March 4, 1999
from the Friends-of-the-Revolution dept
Consumers Bust A MoveBy Brian Day - March 4, 1999
The recent outbreak of cheap integrated computers (the iMac being the most visible) has truly been phenomenal.? There is much debate over what this means to the PC industry.? Many people believe that the recent "flavor announcement" from Apple is an unsustainable gimmick.? Perhaps the answer has already been played out... in the '70s and '80s stereo industry.? While the current time frame may be compressed (internet time), the markets have some interesting similarities.
Disclaimer: I am not a stereo guy so please no letters if some of this is blatantly wrong.
PC = Hi-Fi
The PC is similar to the early days of hi-fi components.? It started with a bunch of enthusiasts who were willing to pay for separate pieces of an overall system that they assembled themselves.? One of my friend's dad in 6th grade had this massive system that had at least 4 components that I had no idea what they did (the only feature was an on/off switch and a joystick).?? These stereo aficionados were concerned about everything... right down the the gage of wire used to the speakers (remember Monster Cable?).? There was a strong sense of pride in one's system.? The stereo components were complicated, with little or no styling.
Winners = Performance, Quality, Features (Techniques, Pioneer, Crown)
iMac = Boom Box
The iMac is a whole different animal.? It is not meant for Hi-Fi lovers.? It's a boom box.? Everyone has a boom box (or two).? They're cheap, stylish, integrated, and easy to use.? They have decent sound and pretty good power.? The box cannot be upgraded, and for the most part people don't care how it works.? In the 80's the boom box grabbed three new segments: first time buyers, low cost second stereos, and portable systems.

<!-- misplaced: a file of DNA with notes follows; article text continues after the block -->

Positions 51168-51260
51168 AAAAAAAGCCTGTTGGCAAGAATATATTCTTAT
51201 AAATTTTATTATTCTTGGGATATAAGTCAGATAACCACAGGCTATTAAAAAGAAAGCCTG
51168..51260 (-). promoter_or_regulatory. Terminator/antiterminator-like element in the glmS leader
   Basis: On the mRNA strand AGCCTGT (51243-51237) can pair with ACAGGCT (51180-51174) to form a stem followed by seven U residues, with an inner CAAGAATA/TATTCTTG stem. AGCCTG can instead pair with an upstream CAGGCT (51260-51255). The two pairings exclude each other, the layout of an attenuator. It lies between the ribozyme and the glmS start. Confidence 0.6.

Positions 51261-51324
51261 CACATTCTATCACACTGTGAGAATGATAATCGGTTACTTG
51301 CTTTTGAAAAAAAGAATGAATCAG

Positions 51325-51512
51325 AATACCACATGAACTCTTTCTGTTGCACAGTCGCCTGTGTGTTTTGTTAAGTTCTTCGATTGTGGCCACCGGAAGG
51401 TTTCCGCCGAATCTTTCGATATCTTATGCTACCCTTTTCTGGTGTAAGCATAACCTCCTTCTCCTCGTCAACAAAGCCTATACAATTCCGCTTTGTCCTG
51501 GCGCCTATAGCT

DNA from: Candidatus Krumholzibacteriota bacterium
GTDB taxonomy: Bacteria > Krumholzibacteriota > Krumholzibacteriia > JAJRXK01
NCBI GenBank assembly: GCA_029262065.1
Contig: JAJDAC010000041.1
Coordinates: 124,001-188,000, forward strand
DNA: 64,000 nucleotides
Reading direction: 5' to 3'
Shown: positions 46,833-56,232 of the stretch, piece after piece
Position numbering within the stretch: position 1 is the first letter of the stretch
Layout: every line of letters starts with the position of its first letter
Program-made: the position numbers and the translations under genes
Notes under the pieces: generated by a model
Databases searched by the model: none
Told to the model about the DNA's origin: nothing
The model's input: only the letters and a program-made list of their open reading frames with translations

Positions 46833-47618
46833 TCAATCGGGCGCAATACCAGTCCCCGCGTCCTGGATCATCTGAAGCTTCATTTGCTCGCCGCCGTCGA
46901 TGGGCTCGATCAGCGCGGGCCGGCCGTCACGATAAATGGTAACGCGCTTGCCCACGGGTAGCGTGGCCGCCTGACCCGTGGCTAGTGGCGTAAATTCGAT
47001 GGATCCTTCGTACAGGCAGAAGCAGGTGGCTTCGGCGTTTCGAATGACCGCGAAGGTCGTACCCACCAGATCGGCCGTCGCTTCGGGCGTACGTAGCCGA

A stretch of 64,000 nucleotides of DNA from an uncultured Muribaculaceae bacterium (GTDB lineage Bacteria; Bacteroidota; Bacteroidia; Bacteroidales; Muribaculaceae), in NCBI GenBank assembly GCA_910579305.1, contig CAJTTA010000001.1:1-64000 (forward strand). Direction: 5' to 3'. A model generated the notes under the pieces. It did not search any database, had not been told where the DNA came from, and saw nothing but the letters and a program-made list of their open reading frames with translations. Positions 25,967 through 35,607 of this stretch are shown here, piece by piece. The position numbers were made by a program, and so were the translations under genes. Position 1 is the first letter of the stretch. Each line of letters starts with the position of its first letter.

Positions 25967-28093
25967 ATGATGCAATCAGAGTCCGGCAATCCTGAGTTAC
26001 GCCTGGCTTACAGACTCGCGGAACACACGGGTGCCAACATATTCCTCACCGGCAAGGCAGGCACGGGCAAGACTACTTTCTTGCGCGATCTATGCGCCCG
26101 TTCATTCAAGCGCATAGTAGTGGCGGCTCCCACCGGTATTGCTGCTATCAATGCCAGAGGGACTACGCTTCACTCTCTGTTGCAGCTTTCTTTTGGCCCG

Winners = Style, Price, Performance (Sony, Pioneer, Panasonic, Fisher)
What does it mean...
I believe that the cheap integrated computers are a new segment which will not replace the existing high end segment.? I think the price will continue to drop to around $300-$500.? The winners will be those manufacturers that can make a beautiful, functional, cheap system and still make a profit.? Free PCs (sponsored by advertising or percent of sale) will gain some interest and then die.? If this business model works, why haven't radio stations given away free radios that only play their station?
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